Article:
Deaths from COVID-19 among nursing home workers neared an all time high last week, according to a report released Wednesday by the American Health Care Association and National Center for Assisted Living. 

The report, citing recently released data from the Centers for Disease Control and Prevention, found that 67 COVID-related deaths occurred among nursing home staff in the week ending Jan. 9. The all-time high of 69 was set in July 2020, six months before vaccines became available.

Overall, nursing homes throughout the country have experienced an alarming spike in new COVID cases in recent weeks due to community spread among the general population. Last week, 32,061 nursing home residents tested positive for COVID-19 – nearly doubling the previous week’s numbers. Staff case counts hit their highest ever last week, reaching 57,253 – more than double the previous staff case count record, set in December of 2020.

“As soon as news of Omicron broke in December, we were very concerned this variant would lead to a surge of cases in the U.S. and therefore, an increase in cases in nursing homes and unfortunately it has,” said Mark Parkinson, President and CEO of AHCA/NCAL.

Experts have repeatedly noted that COVID-19 cases in a surrounding community is a key indicator of outbreaks in nursing homes.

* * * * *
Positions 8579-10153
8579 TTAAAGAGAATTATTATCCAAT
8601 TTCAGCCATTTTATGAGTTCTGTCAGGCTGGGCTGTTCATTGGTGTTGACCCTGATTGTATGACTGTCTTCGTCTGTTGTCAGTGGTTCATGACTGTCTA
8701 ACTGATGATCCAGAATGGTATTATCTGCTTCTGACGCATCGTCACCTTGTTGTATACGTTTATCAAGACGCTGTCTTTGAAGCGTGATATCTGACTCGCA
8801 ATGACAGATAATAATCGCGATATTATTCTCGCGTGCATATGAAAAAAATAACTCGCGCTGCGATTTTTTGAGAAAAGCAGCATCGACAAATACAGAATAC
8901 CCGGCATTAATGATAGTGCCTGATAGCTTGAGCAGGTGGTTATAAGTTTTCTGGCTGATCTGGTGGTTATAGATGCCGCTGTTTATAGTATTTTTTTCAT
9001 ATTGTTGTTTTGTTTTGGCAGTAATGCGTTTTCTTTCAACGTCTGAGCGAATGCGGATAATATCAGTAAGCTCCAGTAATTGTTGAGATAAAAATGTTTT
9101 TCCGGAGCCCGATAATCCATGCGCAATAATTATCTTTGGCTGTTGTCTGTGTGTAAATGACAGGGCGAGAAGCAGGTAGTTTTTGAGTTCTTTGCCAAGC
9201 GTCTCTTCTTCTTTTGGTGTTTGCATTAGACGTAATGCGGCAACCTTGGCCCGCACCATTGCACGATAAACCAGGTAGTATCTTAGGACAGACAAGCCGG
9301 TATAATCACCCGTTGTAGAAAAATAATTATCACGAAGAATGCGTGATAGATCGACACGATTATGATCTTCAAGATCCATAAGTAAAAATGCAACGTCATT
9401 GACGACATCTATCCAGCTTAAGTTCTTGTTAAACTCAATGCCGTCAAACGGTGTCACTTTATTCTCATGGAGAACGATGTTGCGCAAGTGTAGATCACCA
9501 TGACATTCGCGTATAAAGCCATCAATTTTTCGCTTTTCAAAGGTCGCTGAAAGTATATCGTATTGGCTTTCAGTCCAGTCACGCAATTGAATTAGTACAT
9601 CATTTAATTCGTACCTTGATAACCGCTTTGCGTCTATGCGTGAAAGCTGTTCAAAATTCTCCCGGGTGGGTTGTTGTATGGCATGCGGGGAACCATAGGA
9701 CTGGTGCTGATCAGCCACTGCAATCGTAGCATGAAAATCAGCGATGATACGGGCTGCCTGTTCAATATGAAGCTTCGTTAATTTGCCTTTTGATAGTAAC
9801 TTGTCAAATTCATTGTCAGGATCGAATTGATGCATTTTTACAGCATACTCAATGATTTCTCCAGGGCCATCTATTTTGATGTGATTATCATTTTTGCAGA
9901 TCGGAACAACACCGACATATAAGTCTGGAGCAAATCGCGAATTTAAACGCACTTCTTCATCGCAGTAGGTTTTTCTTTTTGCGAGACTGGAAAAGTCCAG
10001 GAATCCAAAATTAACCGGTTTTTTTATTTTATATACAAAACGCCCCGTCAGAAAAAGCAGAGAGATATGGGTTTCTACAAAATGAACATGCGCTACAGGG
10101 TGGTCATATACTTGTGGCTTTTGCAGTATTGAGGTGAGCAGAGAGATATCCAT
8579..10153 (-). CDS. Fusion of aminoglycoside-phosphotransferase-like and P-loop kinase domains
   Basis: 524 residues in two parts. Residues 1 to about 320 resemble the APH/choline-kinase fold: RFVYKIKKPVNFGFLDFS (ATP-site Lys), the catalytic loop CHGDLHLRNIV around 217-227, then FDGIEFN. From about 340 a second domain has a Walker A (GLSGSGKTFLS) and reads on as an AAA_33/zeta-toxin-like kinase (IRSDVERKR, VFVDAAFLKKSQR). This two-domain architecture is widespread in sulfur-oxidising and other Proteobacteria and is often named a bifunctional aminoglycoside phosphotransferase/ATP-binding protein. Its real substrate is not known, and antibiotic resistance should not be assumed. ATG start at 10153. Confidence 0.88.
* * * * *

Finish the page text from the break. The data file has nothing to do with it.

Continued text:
“We cannot weather this storm alone,” said David Gifford, M.D., MPH, chief medical officer for AHCA/NCAL. “We’re extremely concerned how this surge will impact our already dire labor crisis as caregivers must isolate if they test positive. Staffing shortages impact access to care for our vulnerable residents and impede our ability to help overwhelmed hospitals.” 

The nursing home workforce is already experiencing a historic workforce shortage, with 234,000 fewer caregivers than when the pandemic began—a 15% reduction. 

One bright spot in the report: While COVID-related deaths among nursing home residents have increased in recent weeks, the rate of deaths is 10 times less compared to December 2020 due to high vaccination and improving booster rates among residents. 

“Fortunately, the vaccines appear to be working against omicron, but we must remain vigilant and steadfast on vaccinating and boosting as many residents and staff members as quickly as possible,” Gifford said.